Michele Hansen  17:07 
So I wanted to dive in a little bit on those numbers, because you, you said that you had about $100 a month to host it. And so you, you basically netted $20? Is that right?

Colleen Schnettler  17:23 
Yeah, something like that was like 20 or 30 bucks.

Michele Hansen  17:26 

Colleen Schnettler  17:26 

Michele Hansen  17:27 
So that tells me that you're that? Well, I guess my first question before I decide what that means. Is that cost going that hosting cost, is it going to increase as you get more customers? Or is it going to decrease as you get more customers.

Colleen Schnettler  17:42 
it shouldn't change. I mean, when I set it up, I set it up.

Michele Hansen  17:45 

Colleen Schnettler  17:45 
So it's pretty robust. So I've already paid for like the workers and stuff to do all the image posting to AWS. And so that should be pretty flat. I mean, I'd have to get like a million customers for that to be a problem.

Michele Hansen  17:58 
So your margins should get better from here, then.

Colleen Schnettler  18:00 
correct, my costs should not my storage costs will go up a little bit, but generally speaking, my costs will not go up significantly.

Michele Hansen  18:08 
So from a sort of, a, I don't know how to describe this, a sort of structural perspective of the business, that is a very good sign, when costs do not increase with the amount of customers you serve, like, that is really good. And that's a very unique situation is one of the reasons why software is so awesome.

Colleen Schnettler  18:36 

Michele Hansen  18:37 
But like, you know, think like, um, you know, think about like, at like a store, right? Like, they can only sell as much inventory as they have already purchased. And if they have 100 customers come in, like they need to have stuff to serve 100 customers, like they have to buy that right, like they have rolled out an inventory, or if it's a one to one relationship, like those will all proportionally increase. Now, you can have great businesses that that just by virtue of you know, the prices they charge and the volume they have, like, the cost do increase like so I'm not saying those aren't necessarily good businesses. But it's really amazing when you have a business that can serve a lot of customers and keep the the cost of the goods sold. Like that flat like that is very interesting.

Colleen Schnettler  19:30 
Yeah, yeah. I mean, I do have storage costs. So it's not a you know, a zero sum game. But yes, unlike having physical goods. It's definitely a better margin then than that. Signups have it feels like signups have slowed down a little bit. Well, it's interesting. So paid signups have slowed down. A lot of people have started entering their email address to do the free trial and then they're bouncing when they see that they need to enter a credit card. So that's just an interesting data point. Like I said, I'm not going to change anything this month. But I have noticed that more people are hitting the site and more people are putting in their email addresses. But not converting. Well, converting isn't the right word, but not putting in their credit card.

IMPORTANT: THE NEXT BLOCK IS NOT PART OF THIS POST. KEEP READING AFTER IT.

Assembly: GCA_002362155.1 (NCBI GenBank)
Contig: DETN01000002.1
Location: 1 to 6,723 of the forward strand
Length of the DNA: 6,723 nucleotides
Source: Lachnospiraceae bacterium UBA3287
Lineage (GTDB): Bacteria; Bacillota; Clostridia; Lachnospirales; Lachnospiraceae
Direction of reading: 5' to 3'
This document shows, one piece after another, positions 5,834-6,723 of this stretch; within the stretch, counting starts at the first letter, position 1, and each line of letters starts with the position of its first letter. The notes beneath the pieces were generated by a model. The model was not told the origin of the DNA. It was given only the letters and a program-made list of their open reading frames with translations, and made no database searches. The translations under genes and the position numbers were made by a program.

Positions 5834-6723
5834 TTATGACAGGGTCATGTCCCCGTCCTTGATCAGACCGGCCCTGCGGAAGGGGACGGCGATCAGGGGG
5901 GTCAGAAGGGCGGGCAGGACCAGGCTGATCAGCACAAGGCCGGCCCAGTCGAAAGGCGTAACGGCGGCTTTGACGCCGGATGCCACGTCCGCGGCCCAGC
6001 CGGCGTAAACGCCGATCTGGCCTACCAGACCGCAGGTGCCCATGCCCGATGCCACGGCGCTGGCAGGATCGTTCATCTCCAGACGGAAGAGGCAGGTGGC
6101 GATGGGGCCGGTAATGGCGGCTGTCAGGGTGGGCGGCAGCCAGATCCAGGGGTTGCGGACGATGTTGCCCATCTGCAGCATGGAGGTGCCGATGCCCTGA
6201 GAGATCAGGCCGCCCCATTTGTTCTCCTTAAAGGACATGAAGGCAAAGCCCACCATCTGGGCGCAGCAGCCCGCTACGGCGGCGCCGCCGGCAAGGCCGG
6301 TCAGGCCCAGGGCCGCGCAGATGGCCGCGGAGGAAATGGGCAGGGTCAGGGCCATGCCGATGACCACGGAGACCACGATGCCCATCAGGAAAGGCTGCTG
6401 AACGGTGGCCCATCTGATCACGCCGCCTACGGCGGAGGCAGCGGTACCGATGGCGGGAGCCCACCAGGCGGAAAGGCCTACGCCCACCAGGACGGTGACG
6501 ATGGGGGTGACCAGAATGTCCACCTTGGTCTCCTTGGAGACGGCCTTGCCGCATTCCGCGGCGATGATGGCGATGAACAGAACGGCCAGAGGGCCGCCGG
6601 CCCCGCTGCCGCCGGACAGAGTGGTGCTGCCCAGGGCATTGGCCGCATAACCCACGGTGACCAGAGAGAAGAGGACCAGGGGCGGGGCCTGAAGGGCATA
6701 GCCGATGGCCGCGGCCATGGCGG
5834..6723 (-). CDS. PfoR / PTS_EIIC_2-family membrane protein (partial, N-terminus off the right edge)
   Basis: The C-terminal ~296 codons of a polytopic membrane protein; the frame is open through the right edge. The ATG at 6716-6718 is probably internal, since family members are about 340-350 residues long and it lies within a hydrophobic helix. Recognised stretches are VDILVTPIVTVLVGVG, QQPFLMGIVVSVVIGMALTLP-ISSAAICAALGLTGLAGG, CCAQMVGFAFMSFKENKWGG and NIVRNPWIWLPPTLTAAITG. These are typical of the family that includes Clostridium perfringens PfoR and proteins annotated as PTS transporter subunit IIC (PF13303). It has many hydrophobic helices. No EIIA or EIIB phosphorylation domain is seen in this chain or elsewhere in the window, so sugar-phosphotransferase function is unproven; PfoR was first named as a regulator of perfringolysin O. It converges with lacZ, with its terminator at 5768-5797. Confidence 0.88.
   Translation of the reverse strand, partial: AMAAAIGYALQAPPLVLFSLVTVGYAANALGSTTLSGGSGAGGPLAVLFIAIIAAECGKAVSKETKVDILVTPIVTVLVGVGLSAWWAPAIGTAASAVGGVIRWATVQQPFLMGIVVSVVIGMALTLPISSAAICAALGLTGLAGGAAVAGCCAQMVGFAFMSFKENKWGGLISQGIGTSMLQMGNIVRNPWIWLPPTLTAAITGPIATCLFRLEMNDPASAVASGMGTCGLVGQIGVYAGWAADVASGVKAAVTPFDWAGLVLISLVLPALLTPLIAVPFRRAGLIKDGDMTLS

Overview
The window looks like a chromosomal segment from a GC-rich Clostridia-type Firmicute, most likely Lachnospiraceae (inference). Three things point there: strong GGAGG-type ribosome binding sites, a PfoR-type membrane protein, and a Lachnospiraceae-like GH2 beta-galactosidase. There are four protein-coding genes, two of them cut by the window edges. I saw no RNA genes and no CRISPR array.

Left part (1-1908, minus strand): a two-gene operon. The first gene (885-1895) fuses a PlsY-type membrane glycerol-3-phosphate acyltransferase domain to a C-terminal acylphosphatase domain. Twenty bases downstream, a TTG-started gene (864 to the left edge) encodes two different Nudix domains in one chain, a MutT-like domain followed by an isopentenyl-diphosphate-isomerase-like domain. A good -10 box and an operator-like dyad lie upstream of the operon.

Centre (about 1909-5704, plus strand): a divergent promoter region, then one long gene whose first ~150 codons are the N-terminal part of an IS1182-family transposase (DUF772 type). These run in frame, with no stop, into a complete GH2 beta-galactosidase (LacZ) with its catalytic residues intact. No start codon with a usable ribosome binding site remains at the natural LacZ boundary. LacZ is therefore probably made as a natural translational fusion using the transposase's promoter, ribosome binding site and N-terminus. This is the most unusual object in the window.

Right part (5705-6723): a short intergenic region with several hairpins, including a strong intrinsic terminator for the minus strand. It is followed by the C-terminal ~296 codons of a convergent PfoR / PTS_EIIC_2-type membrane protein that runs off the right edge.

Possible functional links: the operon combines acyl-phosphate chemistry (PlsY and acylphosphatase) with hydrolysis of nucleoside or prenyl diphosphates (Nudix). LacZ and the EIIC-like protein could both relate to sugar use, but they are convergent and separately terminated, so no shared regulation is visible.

Michele Hansen  20:13 

Colleen Schnettler  20:14 
But I think you're right. Like, I really need to figure out who my ideal customer is. And I need to figure out how to reach them. Right. It's like the number one problem everyone has in SaaS.

Michele Hansen  20:26 
I think that, you know, people talk about having the ideal customer. And I think that almost like starting out, that kind of puts pressure on ourselves to find the ideal customer. And when you're starting out, if you can just find a customer that will reliably pay you every month..

Colleen Schnettler  20:44 
That's pretty good.

Michele Hansen  20:45 
They're like, we don't have to find like the, you know, the perfect customer, you know, they going back to what you're talking about, like the business books and stuff about customer research, right? Like, there's so many great books that go through all of these ways to diagram, you know, who like, who is the customer? And who are the other stakeholders involved? Like, what is the whole, you know, process they go through to like, accomplish a job and like, all of like, it's so great. It's so robust, but like, when you're a one person company, you're like, Yeah, that's great. But like, that's not like, like, Yeah, I don't I don't have no, no, I don't have six months to just do a research project about this. Like, I need stuff now. And I need people paying me now. And so I think using whatever insights you can get from people, and and I -- like the guy you said who churned did he was that over email? Or did you get a chance to actually talk to him?